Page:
Using an under-utilized information source — the closed files of police investigators — NBC News has shed new light on what campus police knew in 1998 about now-indicted coach Jerry Sandusky’s “private workouts” with young boys in the Penn State locker room.
NBC’s widely cited reports, accompanied by original police documents posted online, are adding to the public’s understanding about whether police responded adequately to the earliest known complaints that Sandusky touched kids inappropriately — letting him go with the admonition to stop showering with boys, despite a psychologist’s warning that the coach’s behavior looked like “a typical pedophile ‘overture.'”
Because institutional memories in newsrooms are short — and those in student newsrooms especially so — journalists sometimes forget to follow up on cases that have been closed. And many law enforcement agencies do not, to put it mildly, invite inquiries into their case files — often classifying cases as “open” in name only, even when there is no realistic expectation of progress.
Once a police investigation is over and a prosecution is closed, the files compiled by those government officials should become public record. A court in Tennessee, for instance, ruled in Memphis Publishing Co. v. Holt that records of the Memphis Police Department’s investigation into a hostage situation that ended in a deadly shootout were open to public inspection once there were no future contemplated court proceedings.
The easiest argument for access will be where, as with the Holt case, the crime has been “solved” (i.e., by the arrest or death of the suspect). Where a case remains unsolved, police may insist that their files are off-limits to inspection because new information could reactivate the case at any time. That is the issue in a dispute between Virginia Tech’s Collegiate Times newspaper and the West Virginia State Police, who claim that the unsolved 1998 disappearance of a Tech student remains an “open” file — and thus exempt from freedom-of-information laws — even though there is no indication police are actively investigating anything.
There are both legal and public-interest arguments for demanding access to police and prosecution files of cold cases. Unlike the West Virginia disappearance, most criminal cases are governed by a statute of limitations that makes it impossible to bring charges after a prescribed period of years. Once that statutory period has elapsed, there is no longer a good-faith argument for withholding the records.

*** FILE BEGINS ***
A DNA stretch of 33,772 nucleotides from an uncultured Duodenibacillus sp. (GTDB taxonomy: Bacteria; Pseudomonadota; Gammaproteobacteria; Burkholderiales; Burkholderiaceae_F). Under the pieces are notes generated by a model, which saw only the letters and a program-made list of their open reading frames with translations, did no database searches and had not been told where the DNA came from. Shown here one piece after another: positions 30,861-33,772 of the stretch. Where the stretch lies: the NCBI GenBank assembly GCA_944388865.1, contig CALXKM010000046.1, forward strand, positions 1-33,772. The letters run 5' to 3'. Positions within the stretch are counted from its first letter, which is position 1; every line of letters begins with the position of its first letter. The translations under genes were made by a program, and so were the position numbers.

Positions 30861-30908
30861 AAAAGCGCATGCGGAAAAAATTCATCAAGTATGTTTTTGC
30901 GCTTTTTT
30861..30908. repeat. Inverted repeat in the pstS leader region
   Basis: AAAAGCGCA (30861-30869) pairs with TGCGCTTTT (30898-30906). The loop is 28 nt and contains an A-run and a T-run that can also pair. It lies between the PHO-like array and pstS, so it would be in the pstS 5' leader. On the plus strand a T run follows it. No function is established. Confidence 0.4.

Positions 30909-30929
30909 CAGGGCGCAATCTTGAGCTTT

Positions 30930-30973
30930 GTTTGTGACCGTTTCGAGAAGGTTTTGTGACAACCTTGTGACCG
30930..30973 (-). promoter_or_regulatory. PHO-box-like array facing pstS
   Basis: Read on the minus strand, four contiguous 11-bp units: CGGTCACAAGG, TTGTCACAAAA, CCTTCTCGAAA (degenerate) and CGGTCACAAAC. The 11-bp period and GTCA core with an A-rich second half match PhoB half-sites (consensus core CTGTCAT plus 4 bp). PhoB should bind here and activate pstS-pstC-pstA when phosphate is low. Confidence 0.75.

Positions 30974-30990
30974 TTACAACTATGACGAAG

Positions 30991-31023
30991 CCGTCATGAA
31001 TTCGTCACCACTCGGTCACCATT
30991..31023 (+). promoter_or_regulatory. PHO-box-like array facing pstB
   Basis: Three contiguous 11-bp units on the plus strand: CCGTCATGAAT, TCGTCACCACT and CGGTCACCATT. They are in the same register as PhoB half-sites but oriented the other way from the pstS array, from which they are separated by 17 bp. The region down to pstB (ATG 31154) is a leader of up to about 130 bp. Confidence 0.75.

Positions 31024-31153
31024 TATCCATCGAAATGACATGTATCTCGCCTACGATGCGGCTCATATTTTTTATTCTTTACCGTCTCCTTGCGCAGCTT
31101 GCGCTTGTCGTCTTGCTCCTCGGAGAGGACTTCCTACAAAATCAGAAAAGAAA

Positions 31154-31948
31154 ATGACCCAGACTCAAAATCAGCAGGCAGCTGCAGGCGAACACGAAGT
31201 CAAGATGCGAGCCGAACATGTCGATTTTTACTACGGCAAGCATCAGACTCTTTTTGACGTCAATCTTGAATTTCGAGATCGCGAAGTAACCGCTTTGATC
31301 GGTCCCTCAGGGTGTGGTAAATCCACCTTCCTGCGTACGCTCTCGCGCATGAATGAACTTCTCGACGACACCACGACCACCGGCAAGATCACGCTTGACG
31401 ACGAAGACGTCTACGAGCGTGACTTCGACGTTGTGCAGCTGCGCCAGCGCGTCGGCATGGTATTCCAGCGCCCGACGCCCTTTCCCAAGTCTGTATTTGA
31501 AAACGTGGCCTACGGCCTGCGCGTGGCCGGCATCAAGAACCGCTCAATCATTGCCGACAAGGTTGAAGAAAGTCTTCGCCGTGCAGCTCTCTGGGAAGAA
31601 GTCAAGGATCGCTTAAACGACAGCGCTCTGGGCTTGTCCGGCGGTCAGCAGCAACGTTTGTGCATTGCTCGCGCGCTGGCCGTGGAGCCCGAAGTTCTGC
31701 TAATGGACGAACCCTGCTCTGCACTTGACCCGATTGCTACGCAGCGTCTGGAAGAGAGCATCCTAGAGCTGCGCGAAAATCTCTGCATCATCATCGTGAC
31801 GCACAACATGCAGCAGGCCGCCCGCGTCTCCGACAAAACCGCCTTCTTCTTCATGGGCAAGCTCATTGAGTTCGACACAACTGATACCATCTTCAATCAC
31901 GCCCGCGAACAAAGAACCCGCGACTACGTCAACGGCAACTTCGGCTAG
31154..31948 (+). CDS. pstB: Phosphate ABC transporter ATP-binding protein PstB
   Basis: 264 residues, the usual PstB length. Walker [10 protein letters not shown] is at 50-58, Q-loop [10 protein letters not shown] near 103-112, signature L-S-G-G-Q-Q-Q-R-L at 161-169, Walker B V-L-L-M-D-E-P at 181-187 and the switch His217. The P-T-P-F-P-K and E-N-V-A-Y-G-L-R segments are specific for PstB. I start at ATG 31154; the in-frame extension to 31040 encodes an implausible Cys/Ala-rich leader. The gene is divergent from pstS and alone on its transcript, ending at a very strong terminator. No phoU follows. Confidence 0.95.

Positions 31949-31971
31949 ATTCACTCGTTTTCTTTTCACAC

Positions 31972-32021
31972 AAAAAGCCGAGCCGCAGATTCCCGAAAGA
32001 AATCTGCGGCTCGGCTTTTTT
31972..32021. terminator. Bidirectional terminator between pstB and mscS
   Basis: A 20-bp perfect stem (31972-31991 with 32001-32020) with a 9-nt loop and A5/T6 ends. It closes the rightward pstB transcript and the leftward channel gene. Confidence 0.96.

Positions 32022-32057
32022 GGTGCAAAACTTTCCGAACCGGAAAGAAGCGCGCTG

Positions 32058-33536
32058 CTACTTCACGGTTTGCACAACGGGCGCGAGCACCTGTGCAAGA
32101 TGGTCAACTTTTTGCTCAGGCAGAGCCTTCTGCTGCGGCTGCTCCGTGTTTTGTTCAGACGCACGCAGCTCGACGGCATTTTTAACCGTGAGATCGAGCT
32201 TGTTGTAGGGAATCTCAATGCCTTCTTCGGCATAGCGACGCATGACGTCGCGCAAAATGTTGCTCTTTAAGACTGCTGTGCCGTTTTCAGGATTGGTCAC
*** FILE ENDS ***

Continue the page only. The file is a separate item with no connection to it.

Moreover, police often discover that leads come forward when they share what they know with the public. In the Virginia Tech case, for example, Robert Kovack’s disappearance has long since fallen from the headlines. The release of new information would generate news coverage, potentially bringing forward witnesses or jogging old memories. Since waiting 14 years has not solved the case, engaging public attention could do no harm.
At Humboldt State University, student journalists used a prosecutor’s closed-case files to document the troubling circumstances of a young jail inmate’s suicide, spotlighting the deplorable lack of mental-health treatment in the local detention facility.
Although the district attorney initially balked at releasing the files, she eventually relented and turned over key documents that — once it was concluded the death was a suicide and that no charges would be brought — became public record under California law.
While every state’s open-records law has its own wrinkles, it is always worth making the attempt to obtain closed case files. Police and prosecutors have investigative tools that journalists can only dream about, and their findings can be enlightening both as to the facts of a case and as to the way law enforcement did, or did not, do its job.